CogniFit's Science blog: Do Neurons Have A Simple Life?

Do Neurons Have A Simple Life?

Neurons flood the body while feeding information throughout. It is a cell that is essentially responsible for the transfer of information and electrical impulses all around the body. Few fully understand the importance they play in accomplishing the simplest things in life. But in reality, the life of a neuron is far from simple.

Neurons transfer electrical charges between each other in order to get from one point to the next. As a result, all of the information and data within is transferred in an electrical manner. The study of neuroscience has taken off as scientists and researchers continue to learn as much as possible about the human species and how we learn what we do.

In order to fully understand how these cells work, you must first look at the various parts that make up the neuron. Each has a nucleus that acts as the center and is how the cell is managed. Without a nucleus the cell would be dead. You can think of the nucleus as the processing brain.

One of the neuron consists of dendrites that act as the receiving portion. It appears on the edge of the neuron and assists with the transfer of information. On the opposite end is the axon, which is the sending extension. All information leaves through the axon and the terminal buttons at the end of the arms.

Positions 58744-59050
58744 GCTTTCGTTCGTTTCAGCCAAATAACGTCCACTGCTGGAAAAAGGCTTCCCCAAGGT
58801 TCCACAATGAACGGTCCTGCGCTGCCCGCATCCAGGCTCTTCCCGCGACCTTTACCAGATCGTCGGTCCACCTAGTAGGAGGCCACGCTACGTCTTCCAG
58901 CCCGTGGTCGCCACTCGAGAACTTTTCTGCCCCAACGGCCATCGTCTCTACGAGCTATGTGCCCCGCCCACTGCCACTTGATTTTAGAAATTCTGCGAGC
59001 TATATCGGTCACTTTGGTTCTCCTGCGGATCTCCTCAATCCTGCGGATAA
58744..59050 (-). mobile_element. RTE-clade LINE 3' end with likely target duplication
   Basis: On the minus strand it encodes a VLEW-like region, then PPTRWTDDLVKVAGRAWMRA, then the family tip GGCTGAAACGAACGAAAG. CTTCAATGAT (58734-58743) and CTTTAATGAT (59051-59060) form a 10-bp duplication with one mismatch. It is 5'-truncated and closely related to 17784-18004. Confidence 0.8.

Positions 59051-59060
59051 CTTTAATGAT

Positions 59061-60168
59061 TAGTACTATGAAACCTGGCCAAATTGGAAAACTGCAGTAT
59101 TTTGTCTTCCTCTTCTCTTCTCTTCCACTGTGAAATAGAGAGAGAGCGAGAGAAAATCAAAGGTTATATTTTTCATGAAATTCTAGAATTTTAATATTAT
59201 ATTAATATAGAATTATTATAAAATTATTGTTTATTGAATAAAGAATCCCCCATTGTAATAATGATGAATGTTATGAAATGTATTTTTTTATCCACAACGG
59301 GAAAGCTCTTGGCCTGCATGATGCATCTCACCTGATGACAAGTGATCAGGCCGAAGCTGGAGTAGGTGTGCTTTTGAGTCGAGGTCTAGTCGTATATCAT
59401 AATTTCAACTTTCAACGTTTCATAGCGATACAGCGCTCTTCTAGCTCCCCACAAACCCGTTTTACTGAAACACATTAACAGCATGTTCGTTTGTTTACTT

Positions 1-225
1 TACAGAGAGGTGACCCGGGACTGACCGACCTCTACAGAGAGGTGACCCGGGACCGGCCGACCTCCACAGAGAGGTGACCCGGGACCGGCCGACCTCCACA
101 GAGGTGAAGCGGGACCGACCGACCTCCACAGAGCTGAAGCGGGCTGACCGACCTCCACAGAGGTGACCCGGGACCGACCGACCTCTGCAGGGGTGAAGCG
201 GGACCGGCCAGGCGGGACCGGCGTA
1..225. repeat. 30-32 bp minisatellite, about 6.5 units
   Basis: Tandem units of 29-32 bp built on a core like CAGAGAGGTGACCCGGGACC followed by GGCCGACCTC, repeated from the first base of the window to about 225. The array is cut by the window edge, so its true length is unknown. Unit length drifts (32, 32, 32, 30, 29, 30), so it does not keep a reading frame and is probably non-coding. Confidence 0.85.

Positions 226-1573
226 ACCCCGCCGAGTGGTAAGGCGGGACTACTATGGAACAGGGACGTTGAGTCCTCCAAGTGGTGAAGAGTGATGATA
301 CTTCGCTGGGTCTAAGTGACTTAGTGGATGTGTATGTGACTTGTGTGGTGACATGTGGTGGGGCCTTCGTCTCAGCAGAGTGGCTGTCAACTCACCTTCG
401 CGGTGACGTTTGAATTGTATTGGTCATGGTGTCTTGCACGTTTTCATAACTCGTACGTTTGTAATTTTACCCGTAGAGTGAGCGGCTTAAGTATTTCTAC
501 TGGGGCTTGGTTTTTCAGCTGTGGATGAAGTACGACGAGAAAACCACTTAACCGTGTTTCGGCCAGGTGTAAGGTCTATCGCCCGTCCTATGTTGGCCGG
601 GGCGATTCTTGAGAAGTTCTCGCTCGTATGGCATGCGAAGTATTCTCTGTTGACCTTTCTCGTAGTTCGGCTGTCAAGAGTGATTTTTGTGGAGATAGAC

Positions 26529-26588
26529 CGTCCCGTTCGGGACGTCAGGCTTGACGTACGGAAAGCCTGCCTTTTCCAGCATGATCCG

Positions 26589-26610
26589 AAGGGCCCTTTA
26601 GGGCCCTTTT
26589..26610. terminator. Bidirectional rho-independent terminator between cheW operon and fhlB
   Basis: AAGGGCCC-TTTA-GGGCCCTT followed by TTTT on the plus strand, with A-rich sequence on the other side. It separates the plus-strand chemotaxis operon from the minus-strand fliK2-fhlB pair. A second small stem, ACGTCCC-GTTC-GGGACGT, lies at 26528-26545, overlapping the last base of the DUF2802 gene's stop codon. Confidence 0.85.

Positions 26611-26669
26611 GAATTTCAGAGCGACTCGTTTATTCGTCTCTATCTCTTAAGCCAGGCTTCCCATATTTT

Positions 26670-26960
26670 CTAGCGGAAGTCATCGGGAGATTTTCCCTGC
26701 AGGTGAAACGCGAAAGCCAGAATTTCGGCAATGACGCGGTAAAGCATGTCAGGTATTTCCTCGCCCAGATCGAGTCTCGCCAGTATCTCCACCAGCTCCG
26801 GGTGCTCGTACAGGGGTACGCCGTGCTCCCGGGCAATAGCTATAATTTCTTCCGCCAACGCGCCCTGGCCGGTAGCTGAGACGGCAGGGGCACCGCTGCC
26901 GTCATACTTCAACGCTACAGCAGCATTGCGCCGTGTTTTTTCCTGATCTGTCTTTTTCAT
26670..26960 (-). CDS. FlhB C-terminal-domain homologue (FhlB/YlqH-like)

So how do neurons fully work? They begin by starting at the axon and sending an electrical impulse of data through the arms. Because no two neurons actually touch, they pass data from one to the next over the synapse. The synapse is the space between the axon and dendrite and the passing of the information is known as the synaptic transmission.

As soon as the synaptic transmission occurs, the data will then enter through the dendrites. This is when the electrical signal successfully passes from the first neuron to the second. The signal will then move to the axon and go through the synapse to the next neuron’s dendrite. It is a continuous process until all of the information has been adequately transferred in a way that we can fully understand the details.

As you might imagine, it is a highly complex process just to take in a single thought or group of information. And to think on any given day we will take in hundreds of thousands of pieces of information and use many of our cognitive skills. This is precisely why we are remarkable species and neurons help us make it all possible.